For several years, the AOS community has engaged in a conversation about eponymous English bird names through a variety of activities and forums.

On November 1, 2023, the AOS Council announced three commitments concerning eponymous English bird names:

  • The AOS commits to changing all English-language names of birds within its geographic jurisdiction that are named directly after people (eponyms), along with other names deemed offensive and exclusionary, focusing first on those species that occur primarily within the U.S. or Canada.
  • The AOS commits to establishing a new committee to oversee the assignment of all English common names for species within the AOS’s jurisdiction; this committee will broaden participation by including a diverse representation of individuals with expertise in the social sciences, communications, ornithology, and taxonomy.
  • The AOS commits to actively involving the public in the process of selecting new English bird names.

Read the full AOS Council statement announcing these commitments and Council’s rationale.

Council’s commitments came in response to the final report and recommendations submitted by the AOS Ad Hoc English Bird Names Committee. All AOS members and other interested parties are encouraged to read the committee’s final report

AOS President Colleen Handel, Ph.D., said: “There is power in a name, and some English bird names have associations with the past that continue to be exclusionary and harmful today. We need a much more inclusive and engaging scientific process that focuses attention on the unique features and beauty of the birds themselves. Everyone who loves and cares about birds should be able to enjoy and study them freely—and birds need our help now more than ever.”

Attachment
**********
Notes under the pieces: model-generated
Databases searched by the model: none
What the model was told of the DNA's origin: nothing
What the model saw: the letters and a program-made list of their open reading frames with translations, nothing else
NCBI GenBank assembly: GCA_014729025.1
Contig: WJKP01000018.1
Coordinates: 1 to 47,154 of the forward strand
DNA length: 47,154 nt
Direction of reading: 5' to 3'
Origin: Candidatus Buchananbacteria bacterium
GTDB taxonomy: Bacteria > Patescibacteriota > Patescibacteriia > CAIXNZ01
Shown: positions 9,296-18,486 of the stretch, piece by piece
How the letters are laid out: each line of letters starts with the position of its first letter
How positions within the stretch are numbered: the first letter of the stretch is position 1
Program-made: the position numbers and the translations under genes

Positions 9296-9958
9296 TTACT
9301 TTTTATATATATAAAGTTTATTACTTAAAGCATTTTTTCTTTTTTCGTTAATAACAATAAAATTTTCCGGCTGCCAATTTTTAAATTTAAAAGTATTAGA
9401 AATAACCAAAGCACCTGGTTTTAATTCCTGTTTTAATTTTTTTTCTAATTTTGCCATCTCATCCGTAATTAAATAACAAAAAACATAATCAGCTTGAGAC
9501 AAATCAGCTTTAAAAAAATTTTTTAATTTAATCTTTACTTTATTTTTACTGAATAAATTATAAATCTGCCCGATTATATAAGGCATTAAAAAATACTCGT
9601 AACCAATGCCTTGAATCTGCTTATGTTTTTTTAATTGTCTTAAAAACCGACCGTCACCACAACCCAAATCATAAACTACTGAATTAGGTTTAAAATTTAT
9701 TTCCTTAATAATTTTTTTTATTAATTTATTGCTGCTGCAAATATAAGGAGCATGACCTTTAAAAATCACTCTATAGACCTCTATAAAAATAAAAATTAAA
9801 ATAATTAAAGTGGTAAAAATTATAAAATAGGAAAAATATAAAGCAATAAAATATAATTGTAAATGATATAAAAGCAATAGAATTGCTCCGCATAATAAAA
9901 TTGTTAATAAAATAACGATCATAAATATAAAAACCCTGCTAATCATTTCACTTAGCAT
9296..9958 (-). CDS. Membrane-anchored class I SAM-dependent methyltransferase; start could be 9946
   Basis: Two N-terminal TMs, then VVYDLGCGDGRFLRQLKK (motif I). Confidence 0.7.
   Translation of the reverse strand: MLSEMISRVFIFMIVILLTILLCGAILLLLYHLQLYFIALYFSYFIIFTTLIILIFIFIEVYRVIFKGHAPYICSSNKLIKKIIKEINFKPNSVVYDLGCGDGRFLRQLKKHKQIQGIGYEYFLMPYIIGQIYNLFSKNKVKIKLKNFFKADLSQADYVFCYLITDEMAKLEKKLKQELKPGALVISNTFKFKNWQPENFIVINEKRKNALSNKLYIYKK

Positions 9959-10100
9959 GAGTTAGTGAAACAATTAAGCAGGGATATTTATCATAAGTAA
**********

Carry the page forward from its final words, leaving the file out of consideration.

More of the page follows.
AOS Executive Director and CEO Judith Scarl, Ph.D., said: “As scientists, we work to eliminate bias in science. But there has been historic bias in how birds are named, and who might have a bird named in their honor. Exclusionary naming conventions developed in the 1800s, clouded by racism and misogyny, don’t work for us today, and the time has come for us to transform this process and redirect the focus to the birds, where it belongs. I am proud to be part of this new vision and am excited to work in partnership with a broad array of experts and bird lovers in creating an inclusive naming structure.”

This page and others on our website will be updated with additional information over time. Our FAQ page is intended to help AOS members and other interested parties understand and communicate about these changes.